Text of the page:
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Government Redistribution

Views about fairness are important because a major function of present-day governments involves changing the distribution of income from what the market would give. One reason why governments take from some and give to others is that the unmet goals of some, the needy, are deemed more important than the met goals of others. When people support policies that alter the distribution of income, politicians will respond by enacting them.

Another reason for government redistribution is that the government can act as an insurer against a variety of misfortunes. Problems of screening (adverse selection) or moral hazard may make market provision of some insurance unfeasible. The government may respond by providing this insurance. A program to aid the poor, for example, can be seen as part of a safety net that insures all citizens against dire poverty. Because it is unlikely that anything remotely similar could be provided by the market, the insurance aspect of redistribution greatly increases its political appeal.

Desires to help the needy and to insure ordinary citizens against misfortune are often used to justify the extensive redistribution governments undertake. However two negative aspects to redistribution suggest we should be careful in how much redistribution we undertake. The first is that transfers change the incentives in a market system, tending to encourage nonproductive activities and discouraging productive ones.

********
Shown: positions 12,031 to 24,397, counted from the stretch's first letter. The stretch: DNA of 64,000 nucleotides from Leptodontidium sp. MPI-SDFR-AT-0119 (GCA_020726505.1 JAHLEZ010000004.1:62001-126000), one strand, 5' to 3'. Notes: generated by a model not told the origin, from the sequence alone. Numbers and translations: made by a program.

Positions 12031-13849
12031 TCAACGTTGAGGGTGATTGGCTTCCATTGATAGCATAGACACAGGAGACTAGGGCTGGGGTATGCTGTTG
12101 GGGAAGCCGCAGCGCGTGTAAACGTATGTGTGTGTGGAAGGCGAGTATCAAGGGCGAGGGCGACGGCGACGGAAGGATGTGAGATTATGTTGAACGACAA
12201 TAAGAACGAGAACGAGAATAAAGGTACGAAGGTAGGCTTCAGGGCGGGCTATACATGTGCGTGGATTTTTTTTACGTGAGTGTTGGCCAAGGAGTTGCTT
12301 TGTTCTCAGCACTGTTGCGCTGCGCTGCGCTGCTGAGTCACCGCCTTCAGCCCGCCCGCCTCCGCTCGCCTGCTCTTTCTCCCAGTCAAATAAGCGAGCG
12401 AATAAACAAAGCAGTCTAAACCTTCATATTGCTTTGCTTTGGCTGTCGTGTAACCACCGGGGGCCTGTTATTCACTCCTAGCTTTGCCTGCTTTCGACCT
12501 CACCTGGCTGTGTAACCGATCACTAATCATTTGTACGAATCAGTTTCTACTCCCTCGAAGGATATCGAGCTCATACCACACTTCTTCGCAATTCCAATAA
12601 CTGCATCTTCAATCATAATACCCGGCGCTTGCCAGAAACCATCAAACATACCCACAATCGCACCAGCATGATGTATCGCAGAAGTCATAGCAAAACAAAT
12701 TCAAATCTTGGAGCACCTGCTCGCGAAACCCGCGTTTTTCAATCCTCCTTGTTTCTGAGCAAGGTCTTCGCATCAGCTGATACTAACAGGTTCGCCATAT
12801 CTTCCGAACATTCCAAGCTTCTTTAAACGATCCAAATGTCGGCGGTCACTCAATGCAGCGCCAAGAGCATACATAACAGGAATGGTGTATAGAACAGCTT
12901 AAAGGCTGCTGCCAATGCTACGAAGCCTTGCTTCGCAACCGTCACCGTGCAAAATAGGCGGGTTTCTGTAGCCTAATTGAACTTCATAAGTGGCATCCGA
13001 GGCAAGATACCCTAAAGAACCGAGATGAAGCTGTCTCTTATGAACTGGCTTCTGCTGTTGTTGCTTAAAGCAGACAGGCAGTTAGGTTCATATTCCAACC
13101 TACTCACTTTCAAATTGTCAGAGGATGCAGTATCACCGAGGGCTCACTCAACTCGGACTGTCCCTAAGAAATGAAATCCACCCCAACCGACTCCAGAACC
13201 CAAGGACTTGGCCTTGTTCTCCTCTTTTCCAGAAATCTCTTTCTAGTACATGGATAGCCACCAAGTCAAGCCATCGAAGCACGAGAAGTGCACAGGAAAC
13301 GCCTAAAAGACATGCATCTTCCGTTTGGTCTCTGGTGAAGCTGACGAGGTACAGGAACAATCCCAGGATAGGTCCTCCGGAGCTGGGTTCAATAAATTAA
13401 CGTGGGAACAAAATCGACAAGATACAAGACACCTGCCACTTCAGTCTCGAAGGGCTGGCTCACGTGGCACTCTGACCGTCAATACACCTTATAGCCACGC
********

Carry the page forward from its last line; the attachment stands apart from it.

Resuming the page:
The title of Arthur Okun's book, Equality and Efficiency: The Big Tradeoff (The Brookings Institution, 1975) captures the essence of the first problem. Okun, who was close to an egalitarian position, saw that government policies that reduced income inequality could reduce total production. If the government tried too hard to take from the rich to help the poor, the rich would react by changing the way in which they used their resources, and some of the new ways would not be productive. Hence, trying to divide the pie more equally could shrink the size of the pie. In addition, economic growth depends in part on decisions that are very risky. If there are only small potential rewards for those who take the risks of innovation, people will stick to the tried and true and economic growth will slow. The problem for government policy in this view is to find the proper balance between income redistribution on one hand and production and economic growth on the other. Okun was willing to suffer a considerable reduction in efficiency in order to obtain greater equality.

Charles Murray developed a pessimistic view of the trade-off problem in his Losing Ground: American Social Policy, (Basic Books, 1984). Murray relied on the idea of moral hazard to argue that the many transfer payments of the welfare state in the United States have increased poverty. If poverty becomes attractive because the government pays well for it, it becomes more common. Murray's contention that there is little room to trade off equity and efficiency is controversial. Continued study of the extensive programs of government redistribution that most industrialized nations have adopted should show him right or wrong over time.

The second negative aspect of redistribution involves political incentives.

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Copyright Robert Schenk